array_slice(arr, offset [,length]) returns a slice of the array. If length is not specified, then slice to the end of the array, e.g. array_slice([1,2,3,4,5],2) returns [2,3,4,5]. If offset is greater than the array lenghth, returns an empty array []. If length is specfied, this is the lenght of new array, e.g. array_slice([1,2,3,4,5],2,3) returns [2,3,4]

array_uniq

array_uniq(arr) returns the number of unique values in the array, e.g. array_uniq([1,1,2,3]) returns 3

array_zip

array_zip(arr1,arr2,.. arrN) group elements from different arreries to a new array into tuples. e.g. array_zip([1,2,3],['a','b','c']) returns [(1,'a'),(2,'b'),(3,'c')]

array_all

array_all([func,] array) returns 1(true) or 0(false) if all elements in the array meet the condition. For example, array_all([1,2]) return 1, and array_all([0,0])return 0. You can pass a lambda function to it as the first argument to customize the condition check, such as array_all(x->x%2==0,[2,4,6]) to check whether each element in the array is even. It returns 1.

array_avg

array_avg([func,] array) returns the average value in the array. For example, array_avg([2,6]) return 4. You can pass a lambda function to it as the first argument to apply on each element before calculating the average, such as array_avg(x->x*x,[2,6]) to get the average for 2*2 and 6*6, which is 20.

array_count

array_count([func,] array) returns the number of elements in the array meeting the condition. By default, check whether the value is not 0. e.g. array_count([0,0,1,2]) returns 2. You can pass a lambda function to it as the first argument to apply on each element before calculating the count, such as array_count(x->x>1,[1,2]) to get the number of numbers which is greater than 1, it returns 1.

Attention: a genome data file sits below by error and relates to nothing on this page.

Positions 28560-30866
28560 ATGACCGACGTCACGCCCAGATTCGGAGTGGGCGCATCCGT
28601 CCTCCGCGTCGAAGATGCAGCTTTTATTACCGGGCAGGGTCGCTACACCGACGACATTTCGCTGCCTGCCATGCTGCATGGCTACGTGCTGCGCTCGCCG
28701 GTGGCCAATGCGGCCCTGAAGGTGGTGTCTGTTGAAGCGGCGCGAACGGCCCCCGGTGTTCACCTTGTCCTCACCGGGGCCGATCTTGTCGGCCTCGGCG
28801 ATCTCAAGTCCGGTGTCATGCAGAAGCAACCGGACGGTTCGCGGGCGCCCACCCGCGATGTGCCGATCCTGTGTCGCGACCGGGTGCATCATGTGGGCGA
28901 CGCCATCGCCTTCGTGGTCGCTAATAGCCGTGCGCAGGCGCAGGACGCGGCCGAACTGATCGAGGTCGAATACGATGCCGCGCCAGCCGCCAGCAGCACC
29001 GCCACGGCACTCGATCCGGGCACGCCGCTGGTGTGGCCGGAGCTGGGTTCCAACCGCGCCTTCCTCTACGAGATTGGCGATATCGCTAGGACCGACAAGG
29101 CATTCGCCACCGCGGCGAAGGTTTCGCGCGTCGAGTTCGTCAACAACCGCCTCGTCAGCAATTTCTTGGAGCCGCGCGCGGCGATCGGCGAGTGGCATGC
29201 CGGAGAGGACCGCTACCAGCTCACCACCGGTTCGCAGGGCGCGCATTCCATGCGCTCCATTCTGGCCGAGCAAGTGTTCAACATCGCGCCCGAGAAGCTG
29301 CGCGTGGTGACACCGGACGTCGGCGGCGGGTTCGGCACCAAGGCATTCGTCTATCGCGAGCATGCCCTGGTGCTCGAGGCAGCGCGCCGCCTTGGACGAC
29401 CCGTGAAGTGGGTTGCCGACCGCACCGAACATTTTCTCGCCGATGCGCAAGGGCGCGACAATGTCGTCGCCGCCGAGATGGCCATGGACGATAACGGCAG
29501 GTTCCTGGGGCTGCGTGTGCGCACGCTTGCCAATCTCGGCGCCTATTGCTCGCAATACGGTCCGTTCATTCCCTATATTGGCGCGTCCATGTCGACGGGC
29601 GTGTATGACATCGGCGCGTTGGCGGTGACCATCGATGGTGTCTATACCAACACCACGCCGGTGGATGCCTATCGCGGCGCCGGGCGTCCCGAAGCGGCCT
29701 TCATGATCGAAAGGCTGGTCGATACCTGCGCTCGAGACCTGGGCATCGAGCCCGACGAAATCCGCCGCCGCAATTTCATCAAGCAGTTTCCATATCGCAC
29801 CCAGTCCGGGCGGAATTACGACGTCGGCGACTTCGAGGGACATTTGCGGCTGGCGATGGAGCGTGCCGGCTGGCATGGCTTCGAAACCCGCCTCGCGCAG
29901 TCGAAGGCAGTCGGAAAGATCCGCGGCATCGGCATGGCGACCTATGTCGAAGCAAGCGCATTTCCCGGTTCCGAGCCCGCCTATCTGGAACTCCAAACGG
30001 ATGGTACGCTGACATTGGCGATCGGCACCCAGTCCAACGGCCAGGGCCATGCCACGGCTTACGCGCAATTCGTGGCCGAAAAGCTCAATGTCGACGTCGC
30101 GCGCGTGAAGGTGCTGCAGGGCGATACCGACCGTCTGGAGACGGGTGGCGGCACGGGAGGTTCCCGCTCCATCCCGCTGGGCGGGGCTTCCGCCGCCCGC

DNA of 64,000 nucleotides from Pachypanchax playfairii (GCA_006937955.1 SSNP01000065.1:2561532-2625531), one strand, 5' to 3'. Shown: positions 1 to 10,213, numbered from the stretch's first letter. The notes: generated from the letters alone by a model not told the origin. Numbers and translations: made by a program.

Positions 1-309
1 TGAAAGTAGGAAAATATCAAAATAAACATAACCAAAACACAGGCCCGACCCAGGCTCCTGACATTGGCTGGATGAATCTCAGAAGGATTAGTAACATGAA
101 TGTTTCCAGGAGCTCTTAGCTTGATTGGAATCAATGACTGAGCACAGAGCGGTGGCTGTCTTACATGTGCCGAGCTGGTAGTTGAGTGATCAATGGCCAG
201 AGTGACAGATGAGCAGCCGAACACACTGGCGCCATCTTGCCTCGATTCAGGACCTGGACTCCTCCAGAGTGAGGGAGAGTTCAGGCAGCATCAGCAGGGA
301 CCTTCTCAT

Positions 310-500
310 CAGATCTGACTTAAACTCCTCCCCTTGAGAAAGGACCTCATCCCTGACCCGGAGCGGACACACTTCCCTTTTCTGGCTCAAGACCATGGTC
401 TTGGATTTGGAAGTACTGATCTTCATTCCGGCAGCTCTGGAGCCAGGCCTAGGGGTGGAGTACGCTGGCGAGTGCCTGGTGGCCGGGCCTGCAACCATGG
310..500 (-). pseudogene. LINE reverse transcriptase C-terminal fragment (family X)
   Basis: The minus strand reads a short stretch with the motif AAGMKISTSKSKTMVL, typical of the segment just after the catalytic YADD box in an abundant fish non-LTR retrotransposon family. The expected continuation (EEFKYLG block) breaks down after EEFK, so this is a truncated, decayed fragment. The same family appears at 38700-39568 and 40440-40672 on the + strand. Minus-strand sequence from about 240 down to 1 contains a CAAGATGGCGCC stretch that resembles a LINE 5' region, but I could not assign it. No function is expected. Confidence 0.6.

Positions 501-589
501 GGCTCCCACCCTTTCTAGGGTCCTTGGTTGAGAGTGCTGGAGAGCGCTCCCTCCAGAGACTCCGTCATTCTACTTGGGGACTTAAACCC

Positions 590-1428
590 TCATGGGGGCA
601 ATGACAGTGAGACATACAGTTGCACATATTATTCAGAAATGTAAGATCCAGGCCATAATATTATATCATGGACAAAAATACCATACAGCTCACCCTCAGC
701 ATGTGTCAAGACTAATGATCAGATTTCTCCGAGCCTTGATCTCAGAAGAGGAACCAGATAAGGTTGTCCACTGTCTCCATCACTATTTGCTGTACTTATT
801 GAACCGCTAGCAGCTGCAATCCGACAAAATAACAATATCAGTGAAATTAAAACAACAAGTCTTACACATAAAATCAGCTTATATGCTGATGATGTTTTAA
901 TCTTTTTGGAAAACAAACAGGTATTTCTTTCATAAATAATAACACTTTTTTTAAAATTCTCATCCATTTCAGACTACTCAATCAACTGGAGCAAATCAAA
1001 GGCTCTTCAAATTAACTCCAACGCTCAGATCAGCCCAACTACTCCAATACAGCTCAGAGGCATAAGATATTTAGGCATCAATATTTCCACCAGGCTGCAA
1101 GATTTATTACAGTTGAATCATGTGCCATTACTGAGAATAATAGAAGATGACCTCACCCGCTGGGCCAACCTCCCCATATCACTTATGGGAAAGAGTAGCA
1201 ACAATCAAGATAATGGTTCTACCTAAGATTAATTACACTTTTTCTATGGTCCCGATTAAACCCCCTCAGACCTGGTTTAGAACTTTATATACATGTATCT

array_cum_sum

array_cum_sum([func,] array) returns an array of partial sums of elements in the source array (a running sum). e.g. array_cum_sum([1,1,1]) returns [1,2,3]. You can pass a lambda function to it as the first argument to apply on each element before calculating the moving sum, such as array_cum_sum(x->x*x,[1,2]) to get [1,5]

array_exists

array_exists([func,] array) returns 1(true) or 0(false) if any element in the array meet the condition. For example, array_exists([0,1,2]) return 1, and array_exists([0,0])return 0. You can pass a lambda function to it as the first argument to customize the condition check, such as array_exists(x->x%2==0,[2,3,4]) to check whether any element in the array is even. It returns 1. To check whether all elements meet the condition, use array_all

array_filter